THE shootings in Surrey are reverberating in the House of Commons as Surrey MPs from the NDP and the Conservative Party fire off allegations at one another.
And on Thursday it was Conservative MP Nina Grewal’s turn to ask her own Public Safety Minister Steven Blaney in the House for an update on what the government was doing about it.
Blaney said: “I want to thank the member not only for her question but for her outstanding work in Surrey in making the community safer and working with leaders of the community. That is why I am proud to confirm that we are providing 100 more RCMP officers as requested by the government. We are also providing $3.5 million, 20 times more than the Government of British Columbia asked us for. As well, 30 new measures to counter violence were adopted by our government. We are standing in support of the people of Surrey.”
And then outside the House Grewal (MP for Fleetwood-Port Kells) said: “Since entering politics in 2004, I have sought solutions to the crime and gang violence that plagues our city. I have hosted community meetings, met residents and RCMP, gone on RCMP ride-alongs, spoken in the House of Commons, and brought cabinet ministers to the riding to see first-hand the problems we are dealing with and hear from residents.
“The NDP, on the other hand, are all talk and no action when it comes to voting for tough new laws that make our streets and communities safer. Consider some of the measures that they have voted against: increased penalties for sexual offenses against children; tougher sentences for the production and trafficking of illicit drugs; better protections from violent and repeat young offenders; eliminating conditional sentences or house arrest for serious and violent crimes; victim’s right to participate in parole hearings; allowing victims of terrorism to sue perpetrators and supporters of terrorism; moving to a system of earned parole; protecting young people from cyberbullying and online exploitation; allowing community involvement in decisions on the location of safe injection sites; making it an offense to wear a mask or disguise while taking part in a riot; and making it easier to remove dangerous foreign criminals from Canada.
“Under previous governments the criminals got the upper hand and victims became an afterthought. From day one in office our government sought to change this situation by passing new and tougher laws to prevent crime and punish criminals.
“While obviously there have to be consequences for actions, resources must also be available to reach out to individuals – especially youth at risk of making wrong choices, getting involved in gang activity, gun activity, and drug activity.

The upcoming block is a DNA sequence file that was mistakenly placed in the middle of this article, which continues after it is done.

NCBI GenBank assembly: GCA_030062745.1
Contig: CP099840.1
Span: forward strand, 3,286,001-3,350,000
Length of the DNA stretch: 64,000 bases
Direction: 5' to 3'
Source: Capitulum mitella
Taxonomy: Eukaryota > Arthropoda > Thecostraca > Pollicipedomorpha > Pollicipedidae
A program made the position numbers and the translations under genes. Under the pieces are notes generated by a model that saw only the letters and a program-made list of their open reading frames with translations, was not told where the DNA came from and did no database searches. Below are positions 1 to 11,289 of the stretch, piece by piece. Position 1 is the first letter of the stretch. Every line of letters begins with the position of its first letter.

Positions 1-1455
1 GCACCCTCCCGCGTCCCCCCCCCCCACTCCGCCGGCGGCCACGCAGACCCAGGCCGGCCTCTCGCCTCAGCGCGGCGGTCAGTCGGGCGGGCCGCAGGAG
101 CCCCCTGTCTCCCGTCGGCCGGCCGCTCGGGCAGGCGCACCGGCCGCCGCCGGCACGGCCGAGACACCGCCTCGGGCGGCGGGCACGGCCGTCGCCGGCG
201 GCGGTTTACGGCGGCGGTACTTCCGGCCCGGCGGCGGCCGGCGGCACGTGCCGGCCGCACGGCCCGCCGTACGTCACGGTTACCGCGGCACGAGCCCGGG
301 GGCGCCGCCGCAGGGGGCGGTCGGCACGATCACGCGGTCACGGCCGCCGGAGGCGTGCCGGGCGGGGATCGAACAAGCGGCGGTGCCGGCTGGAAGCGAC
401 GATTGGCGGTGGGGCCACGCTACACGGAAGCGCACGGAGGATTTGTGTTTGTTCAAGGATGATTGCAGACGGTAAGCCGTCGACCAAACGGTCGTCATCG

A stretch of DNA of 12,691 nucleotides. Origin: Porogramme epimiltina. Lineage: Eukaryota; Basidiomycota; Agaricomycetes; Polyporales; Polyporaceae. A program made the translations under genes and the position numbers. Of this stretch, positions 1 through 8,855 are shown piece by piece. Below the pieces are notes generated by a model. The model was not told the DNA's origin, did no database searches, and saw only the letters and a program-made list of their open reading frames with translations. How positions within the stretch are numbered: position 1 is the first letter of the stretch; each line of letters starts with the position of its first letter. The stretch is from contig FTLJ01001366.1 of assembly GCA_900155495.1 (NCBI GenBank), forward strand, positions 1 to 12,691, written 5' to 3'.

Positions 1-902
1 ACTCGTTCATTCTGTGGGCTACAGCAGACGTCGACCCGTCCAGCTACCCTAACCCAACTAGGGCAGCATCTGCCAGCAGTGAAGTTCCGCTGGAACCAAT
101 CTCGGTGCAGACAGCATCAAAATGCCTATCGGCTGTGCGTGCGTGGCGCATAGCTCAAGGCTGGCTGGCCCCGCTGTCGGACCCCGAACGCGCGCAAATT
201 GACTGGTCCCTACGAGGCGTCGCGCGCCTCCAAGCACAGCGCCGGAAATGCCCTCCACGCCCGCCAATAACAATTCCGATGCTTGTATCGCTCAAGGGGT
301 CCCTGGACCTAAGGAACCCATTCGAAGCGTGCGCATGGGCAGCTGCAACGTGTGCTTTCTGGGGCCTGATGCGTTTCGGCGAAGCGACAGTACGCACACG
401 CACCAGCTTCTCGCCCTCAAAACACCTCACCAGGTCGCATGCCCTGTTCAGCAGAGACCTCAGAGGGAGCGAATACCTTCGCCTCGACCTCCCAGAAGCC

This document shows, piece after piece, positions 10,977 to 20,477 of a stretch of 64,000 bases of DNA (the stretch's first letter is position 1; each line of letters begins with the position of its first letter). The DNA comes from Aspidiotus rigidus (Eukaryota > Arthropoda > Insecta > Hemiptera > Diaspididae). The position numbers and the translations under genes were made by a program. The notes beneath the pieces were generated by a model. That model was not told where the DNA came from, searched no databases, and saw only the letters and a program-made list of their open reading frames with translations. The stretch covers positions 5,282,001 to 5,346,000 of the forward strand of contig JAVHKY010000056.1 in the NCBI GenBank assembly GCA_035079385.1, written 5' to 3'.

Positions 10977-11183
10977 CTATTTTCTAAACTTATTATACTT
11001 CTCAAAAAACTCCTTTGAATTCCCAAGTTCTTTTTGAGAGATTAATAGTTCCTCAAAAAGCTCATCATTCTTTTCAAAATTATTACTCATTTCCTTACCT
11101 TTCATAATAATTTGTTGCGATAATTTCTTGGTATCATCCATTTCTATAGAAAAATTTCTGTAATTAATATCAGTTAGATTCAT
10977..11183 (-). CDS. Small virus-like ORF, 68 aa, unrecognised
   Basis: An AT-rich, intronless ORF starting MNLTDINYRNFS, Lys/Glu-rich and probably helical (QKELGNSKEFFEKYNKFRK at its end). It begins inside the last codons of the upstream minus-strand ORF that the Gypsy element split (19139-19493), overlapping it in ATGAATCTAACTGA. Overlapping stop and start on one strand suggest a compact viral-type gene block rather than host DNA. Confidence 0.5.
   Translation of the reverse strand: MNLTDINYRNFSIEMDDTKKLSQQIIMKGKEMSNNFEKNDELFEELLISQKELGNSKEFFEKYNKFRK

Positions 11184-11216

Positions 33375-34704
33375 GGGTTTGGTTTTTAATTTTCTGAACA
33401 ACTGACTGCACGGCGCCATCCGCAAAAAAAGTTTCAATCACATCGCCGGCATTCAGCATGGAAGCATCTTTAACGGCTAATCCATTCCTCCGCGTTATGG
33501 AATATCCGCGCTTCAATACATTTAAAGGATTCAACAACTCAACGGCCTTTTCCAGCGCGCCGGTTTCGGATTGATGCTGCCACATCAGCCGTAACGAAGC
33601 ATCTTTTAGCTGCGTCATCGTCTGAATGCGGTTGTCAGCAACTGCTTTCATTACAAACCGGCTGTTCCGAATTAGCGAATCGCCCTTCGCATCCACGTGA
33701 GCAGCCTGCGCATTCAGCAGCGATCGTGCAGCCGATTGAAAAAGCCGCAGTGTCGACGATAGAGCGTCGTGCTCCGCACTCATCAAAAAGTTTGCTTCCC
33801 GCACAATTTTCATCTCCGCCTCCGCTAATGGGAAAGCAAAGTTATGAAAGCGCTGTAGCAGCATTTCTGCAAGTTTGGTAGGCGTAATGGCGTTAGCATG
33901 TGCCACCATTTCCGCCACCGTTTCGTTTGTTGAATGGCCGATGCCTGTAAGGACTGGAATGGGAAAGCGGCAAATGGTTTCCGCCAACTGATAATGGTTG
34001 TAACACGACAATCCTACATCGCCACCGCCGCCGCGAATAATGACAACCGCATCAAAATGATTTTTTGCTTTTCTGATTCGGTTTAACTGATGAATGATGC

“We have, therefore, taken a two-pronged approach that includes both tougher enforcement and prevention. We are offer programs through the National Crime Prevention Centre and under our National Anti-Drug Strategy that deal with treatment and prevention.
“These programs are operated in communities – including right here in Surrey – by local groups with the proven ability to be able to reach out to individuals, especially young people at risk, in a manner that has a visible impact.
“Canadians have been clear: they want their government to get tough on crime, and that is exactly what we are doing. We will not stand by and allow our citizens to live in fear.”
ON Monday, NDP MP Jinny Sims (Newton-North Delta), reacting to another shooting incident in Surrey the day before (May 24), demanded in the House of Commons that the federal government clarify when the 100 RCMP officers it has promised Surrey will arrive.
“Will the minister give Surrey the answer it is waiting for?” asked Sims. “When will the RCMP arrive on the ground, on our streets, in Surrey?”
Sims said Public Safety Minister Steven Blaney dodged the question.
“It is time for the government to stop stalling,” said Sims. “Photo ops and recycled announcements will not cut it. The Conservatives’ re-announcement will have no immediate impact.”
Sims noted that over the weekend Surrey saw its 30th shooting. Since January, Sims said she had risen 11 times in Parliament to address the issue, but to date, the government has refused to commit to a timeline.
SURREY RCMP said that shots were fired in the 13400-block of 70B Avenue at about 8 p.m. on Sunday (May 24), but no injuries were reported.
After receiving a report of shots fired in that area, officers rushed there and located evidence that there had been a shooting incident.
RCMP canvassed the neighbourhood for further information.
“Officers are still trying to determine if this incident is linked to any of the previous shootings that have occurred in Surrey and Delta,” said Acting Watch Commander Sgt. David MacDonald on Sunday.
Anyone with information is asked to contact the Surrey RCMP at 604-599-0502 or CrimeStoppers at 1-800-222-TIPS or www.solvecrime.ca.